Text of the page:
It all started well with a visit to Fenstanton and time to chat to Gran and play with the cousins in the sun, and then a very early start. There is nothing like contributing to the chaos in Dover in the first few weeks of the summer holidays. The chaos of the French border control had somewhat abated, but we still sat for a good hour waiting to get through security, and the jolly P&O man congratulated us on being on time with great surprise, and declared we were the first he'd seen that were on time that morning. Hooray for Ian and his super-early starts!
Another smooth crossing and then onto Beaumont. We managed not to loose Jean-Luc this time and rolled into our favourite stop-over campsite in Beaumont-sur-Sarthe at a most respectable time. The tent went up and Thea tracked down the playground and got stuck in. Nathaniel buried himself back into his current Harry Potter book.
Nathaniel decided to be in charge of supper and cooked up some tinned cassoulet. Not gourmet, but nice and easy!
We were all in bed early, and were up and ready to go in record time the next day. If we hadn't have faffed around taking the kids bikes off so they could cycle around the campsite, and I hadn't forgotten about buying the bread, we'd have been off by 10am! Last year, this was the 4 hour journey that took 7 hours in the beating sun with a car making some very suspicious noises, so we were keen to get going.
But the journey was fine. We obeyed Google's suggestion of a different route, which was a pleasant change, and before we knew it we were, yet again, on the bridge to Isle d'Oleron.
Was it unimaginative going back to the same campsite for the third year running? Maybe. But Thea doesn't really remember the first time, and the kids had expressed an interest in returning somewhere that they already knew. And as there are few campsites that Ian and I can really give a seal of approval to, we figured this one was worth the return if only for the ability to park the car and not use it again until we had to leave!
We had some initial worries about the pitch we had been allocated - rather than being hidden away in the quiet, it was directly behind the Halle de Vie. However, it all worked out rather well. We didn't have to worry about how loud our kids were being, and they stayed up as late as the other kids who were playing table football, so the noise didn't disturb us. And best of all, as we weren't on a path/track to anywhere, we had no through-traffic, just us and one other pitch in our own little shady glade. Very pleasant. I fell asleep that evening listening to the distant roar of the waves and the gentle rustle of the pine trees feeling very content.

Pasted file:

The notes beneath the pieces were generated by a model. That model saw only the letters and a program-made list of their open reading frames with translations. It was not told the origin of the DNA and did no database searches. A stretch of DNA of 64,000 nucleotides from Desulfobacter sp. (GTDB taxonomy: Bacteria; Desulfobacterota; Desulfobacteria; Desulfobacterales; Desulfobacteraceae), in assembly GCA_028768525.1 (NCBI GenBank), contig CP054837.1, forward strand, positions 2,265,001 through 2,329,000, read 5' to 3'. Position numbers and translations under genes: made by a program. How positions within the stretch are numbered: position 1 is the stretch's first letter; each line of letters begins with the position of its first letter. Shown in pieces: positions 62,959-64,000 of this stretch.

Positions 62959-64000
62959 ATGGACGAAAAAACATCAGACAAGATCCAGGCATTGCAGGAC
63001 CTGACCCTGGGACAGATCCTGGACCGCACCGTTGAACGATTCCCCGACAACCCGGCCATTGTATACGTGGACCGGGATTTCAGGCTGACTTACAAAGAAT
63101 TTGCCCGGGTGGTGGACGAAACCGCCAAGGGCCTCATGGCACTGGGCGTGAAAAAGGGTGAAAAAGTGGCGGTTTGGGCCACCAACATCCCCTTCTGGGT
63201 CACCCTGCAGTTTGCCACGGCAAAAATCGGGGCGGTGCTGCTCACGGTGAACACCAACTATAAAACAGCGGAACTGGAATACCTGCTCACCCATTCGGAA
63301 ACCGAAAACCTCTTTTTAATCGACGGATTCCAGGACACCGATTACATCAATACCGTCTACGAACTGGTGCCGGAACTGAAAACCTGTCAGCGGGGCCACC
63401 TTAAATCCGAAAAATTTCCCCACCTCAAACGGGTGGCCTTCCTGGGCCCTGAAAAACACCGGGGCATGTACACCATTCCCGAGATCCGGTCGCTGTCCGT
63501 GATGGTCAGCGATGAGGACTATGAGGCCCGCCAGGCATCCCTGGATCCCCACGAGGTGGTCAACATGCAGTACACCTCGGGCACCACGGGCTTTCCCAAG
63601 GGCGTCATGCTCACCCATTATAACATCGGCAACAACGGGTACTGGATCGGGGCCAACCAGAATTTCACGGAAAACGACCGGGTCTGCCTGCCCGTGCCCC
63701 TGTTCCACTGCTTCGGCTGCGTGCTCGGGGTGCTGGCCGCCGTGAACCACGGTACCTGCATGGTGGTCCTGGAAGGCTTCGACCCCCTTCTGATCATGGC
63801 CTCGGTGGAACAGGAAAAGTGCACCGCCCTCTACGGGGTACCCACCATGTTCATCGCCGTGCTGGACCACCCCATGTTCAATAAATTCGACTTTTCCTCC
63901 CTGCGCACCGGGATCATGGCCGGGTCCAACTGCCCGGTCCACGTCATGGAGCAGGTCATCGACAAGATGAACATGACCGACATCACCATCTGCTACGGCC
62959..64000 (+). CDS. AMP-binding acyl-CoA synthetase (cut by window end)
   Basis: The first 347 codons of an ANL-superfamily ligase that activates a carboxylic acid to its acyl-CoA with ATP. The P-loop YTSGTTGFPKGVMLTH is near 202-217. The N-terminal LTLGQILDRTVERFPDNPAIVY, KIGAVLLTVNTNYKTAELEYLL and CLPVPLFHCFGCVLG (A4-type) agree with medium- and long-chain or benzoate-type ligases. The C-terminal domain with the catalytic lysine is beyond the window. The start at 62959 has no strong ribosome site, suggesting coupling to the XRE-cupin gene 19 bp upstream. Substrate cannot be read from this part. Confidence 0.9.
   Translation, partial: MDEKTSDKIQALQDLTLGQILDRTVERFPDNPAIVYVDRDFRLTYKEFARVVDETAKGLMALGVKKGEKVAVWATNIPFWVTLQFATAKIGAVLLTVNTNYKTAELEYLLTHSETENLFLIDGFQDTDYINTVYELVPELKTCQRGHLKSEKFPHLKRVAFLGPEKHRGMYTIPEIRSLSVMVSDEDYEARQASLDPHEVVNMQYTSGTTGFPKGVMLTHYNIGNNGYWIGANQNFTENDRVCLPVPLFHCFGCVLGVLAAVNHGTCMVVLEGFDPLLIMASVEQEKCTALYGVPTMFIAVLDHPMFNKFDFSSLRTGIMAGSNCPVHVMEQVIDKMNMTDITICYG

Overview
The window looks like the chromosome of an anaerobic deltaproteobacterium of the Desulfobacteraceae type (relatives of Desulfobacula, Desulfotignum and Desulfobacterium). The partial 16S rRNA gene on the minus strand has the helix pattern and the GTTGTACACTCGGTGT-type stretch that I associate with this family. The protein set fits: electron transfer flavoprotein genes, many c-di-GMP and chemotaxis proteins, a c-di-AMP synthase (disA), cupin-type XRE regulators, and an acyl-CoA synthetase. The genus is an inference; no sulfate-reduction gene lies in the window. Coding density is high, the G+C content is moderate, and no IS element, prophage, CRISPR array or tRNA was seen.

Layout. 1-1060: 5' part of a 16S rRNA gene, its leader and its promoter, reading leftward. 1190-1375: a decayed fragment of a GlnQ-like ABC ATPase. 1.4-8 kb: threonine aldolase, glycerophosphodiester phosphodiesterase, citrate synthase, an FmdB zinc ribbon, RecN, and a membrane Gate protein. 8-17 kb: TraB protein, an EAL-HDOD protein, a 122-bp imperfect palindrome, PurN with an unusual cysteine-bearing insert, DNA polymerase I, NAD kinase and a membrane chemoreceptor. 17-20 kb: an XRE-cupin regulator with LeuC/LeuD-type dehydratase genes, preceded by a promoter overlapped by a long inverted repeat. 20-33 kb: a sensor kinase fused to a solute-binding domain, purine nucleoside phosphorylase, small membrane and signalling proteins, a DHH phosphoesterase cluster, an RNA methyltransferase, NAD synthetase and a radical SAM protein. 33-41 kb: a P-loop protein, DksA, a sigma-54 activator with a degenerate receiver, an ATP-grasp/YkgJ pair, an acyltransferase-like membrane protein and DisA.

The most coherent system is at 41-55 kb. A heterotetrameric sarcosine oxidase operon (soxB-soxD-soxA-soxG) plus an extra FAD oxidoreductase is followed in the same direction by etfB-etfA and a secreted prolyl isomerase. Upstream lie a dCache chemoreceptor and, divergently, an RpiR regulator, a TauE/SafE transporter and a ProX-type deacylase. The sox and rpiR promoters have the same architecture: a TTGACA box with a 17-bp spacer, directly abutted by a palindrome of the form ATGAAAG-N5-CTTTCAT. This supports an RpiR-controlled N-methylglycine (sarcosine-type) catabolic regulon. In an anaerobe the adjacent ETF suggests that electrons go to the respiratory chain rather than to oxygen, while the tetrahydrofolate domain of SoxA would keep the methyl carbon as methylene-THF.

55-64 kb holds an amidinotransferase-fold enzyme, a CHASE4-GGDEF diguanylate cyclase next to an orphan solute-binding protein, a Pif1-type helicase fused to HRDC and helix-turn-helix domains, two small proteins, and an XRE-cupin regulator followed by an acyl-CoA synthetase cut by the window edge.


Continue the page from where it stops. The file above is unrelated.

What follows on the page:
As proper English people, we had our eyes on the weather forecast, and knowing that day 2 would be proper, serious rain, got ourselves organised so that we could start promptly on day 1 with a trip to Plage Maumauson. The easiest way to get to this out-of-the-way beach, is by train touristique, so we jumped on our bikes and cycled up to the station of Le Petit Train de Saint Trojan.
The tide was out and the beach was enormous! There are so few people here that it is easy to find an acre or two to yourself, even more so when it's so far to the sea.
We jumped over waves and splashed in the shallows (the rip currents are way too strong for swimming here), and then built giant sandcastles - not in height or complexity, but in acreage. We collected beautiful shells and captured and tormented hermit crabs so that we could see them burrow (real animal lovers here....). We drew around ourselves, drew sand art and laid out race tracks for Thea to dash around (she still loves running really fast). Then we dug ditches and built hurdles to add to the fun.
The tide turned, and we had fun predicting which bits of sand would get cut off and which would become channels and built tiny sand castles on as many sand banks as we could. One section of the beach slowly filled to become a sheltered and shallow pool which heated up in the sun to become a bath. Ian found a shoal of fish in it and we followed them around trying to work out whether they were black (they weren't - we were seeing their shadows) or silver. Thea and I pretented to be eels and slithered around the pool, propelling ourselves with our hands and chassing the fish.
And then we air dried our swimming things and travelled back still wearing them, in a carriage with no roof, so that we could watch the forest canopy.
But when I woke at 5am and heard the rain, proper coastal, wet rain, hammering on our tent, I felt rather smug. Smugger still, when Ian got up later, and dug little trenches around the awning (with a spoon!) so that the torrents of water didn't even touch our ground. Very helpful when the ground is made of black sandy soil which sticks to everything as soon as it is even a little damp.